Date on Master's Thesis/Doctoral Dissertation


Document Type

Doctoral Dissertation

Degree Name

Ph. D.


Electrical and Computer Engineering

Degree Program

Electrical Engineering, PhD

Committee Chair

Zurada, Jacek

Committee Co-Chair (if applicable)

Inanc, Tamer

Committee Member

Inanc, Tamer

Committee Member

Rouchka, Eric

Committee Member

Zeng, Huacheng

Author's Keywords

deep learning; neural networks; artificial intelligence; nonnegativity-constraints; diverse feature extraction; interpretability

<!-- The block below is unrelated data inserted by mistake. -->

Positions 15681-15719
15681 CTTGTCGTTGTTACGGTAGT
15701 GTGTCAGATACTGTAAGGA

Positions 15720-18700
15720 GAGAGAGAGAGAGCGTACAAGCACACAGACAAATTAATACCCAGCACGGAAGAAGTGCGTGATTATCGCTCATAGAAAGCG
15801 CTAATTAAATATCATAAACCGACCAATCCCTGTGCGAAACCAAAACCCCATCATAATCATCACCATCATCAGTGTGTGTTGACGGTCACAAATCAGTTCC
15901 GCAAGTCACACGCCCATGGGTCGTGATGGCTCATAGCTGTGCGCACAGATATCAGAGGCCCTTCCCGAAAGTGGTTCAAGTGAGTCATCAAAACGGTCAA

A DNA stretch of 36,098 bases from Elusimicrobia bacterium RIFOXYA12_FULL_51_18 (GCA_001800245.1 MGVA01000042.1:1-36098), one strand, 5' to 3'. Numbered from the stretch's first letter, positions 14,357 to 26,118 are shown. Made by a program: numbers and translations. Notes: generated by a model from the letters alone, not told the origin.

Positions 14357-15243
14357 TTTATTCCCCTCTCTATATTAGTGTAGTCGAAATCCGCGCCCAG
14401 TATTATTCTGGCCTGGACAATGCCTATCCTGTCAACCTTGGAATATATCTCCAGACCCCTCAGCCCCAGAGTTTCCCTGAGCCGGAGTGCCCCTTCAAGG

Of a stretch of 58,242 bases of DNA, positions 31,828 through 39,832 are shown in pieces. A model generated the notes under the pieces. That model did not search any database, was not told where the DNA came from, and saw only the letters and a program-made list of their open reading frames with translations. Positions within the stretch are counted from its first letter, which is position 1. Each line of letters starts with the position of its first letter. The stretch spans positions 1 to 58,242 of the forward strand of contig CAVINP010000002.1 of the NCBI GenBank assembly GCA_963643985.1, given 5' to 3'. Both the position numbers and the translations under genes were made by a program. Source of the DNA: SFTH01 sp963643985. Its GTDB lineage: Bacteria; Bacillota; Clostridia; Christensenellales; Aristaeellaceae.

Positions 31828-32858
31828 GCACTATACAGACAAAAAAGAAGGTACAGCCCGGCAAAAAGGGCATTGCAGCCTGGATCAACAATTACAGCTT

In both supervised and unsupervised learning settings, deep neural networks (DNNs) are known to perform hierarchical and discriminative representation of data. They are capable of automatically extracting excellent hierarchy of features from raw data without the need for manual feature engineering. Over the past few years, the general trend has been that DNNs have grown deeper and larger, amounting to huge number of final parameters and highly nonlinear cascade of features, thus improving the flexibility and accuracy of resulting models. In order to account for the scale, diversity and the difficulty of data DNNs learn from, the architectural complexity and the excessive number of weights are often deliberately built in into their design. This flexibility and performance usually come with high computational and memory demands both during training and inference. In addition, insight into the mappings DNN models perform and human ability to understand them still remain very limited. This dissertation addresses some of these limitations by balancing three conflicting objectives: computational/ memory demands, interpretability, and accuracy. This dissertation first introduces some unsupervised feature learning methods in a broader context of dictionary learning. It also sets the tone for deep autoencoder learning and constraints for data representations in light of removing some of the aforementioned bottlenecks such as the feature interpretability of deep learning models with nonnegativity constraints on receptive fields. In addition, the two main classes of solution to the drawbacks associated with overparameterization/ over-complete representation in deep learning models are also presented. Subsequently, two novel methods, one for each solution class, are presented to address the problems resulting from over-complete representation exhibited by most deep learning models. The first method is developed to achieve inference-cost-efficient models via elimination of redundant features with negligible deterioration of prediction accuracy. This is important especially for deploying deep learning models into resource-limited portable devices. The second method aims at diversifying the features of DNNs in the learning phase to improve their performance without undermining their size and capacity. Lastly, feature diversification is considered to stabilize adversarial learning and extensive experimental outcomes show that these methods have the potential of advancing the current state-of-the-art on different learning tasks and benchmark datasets.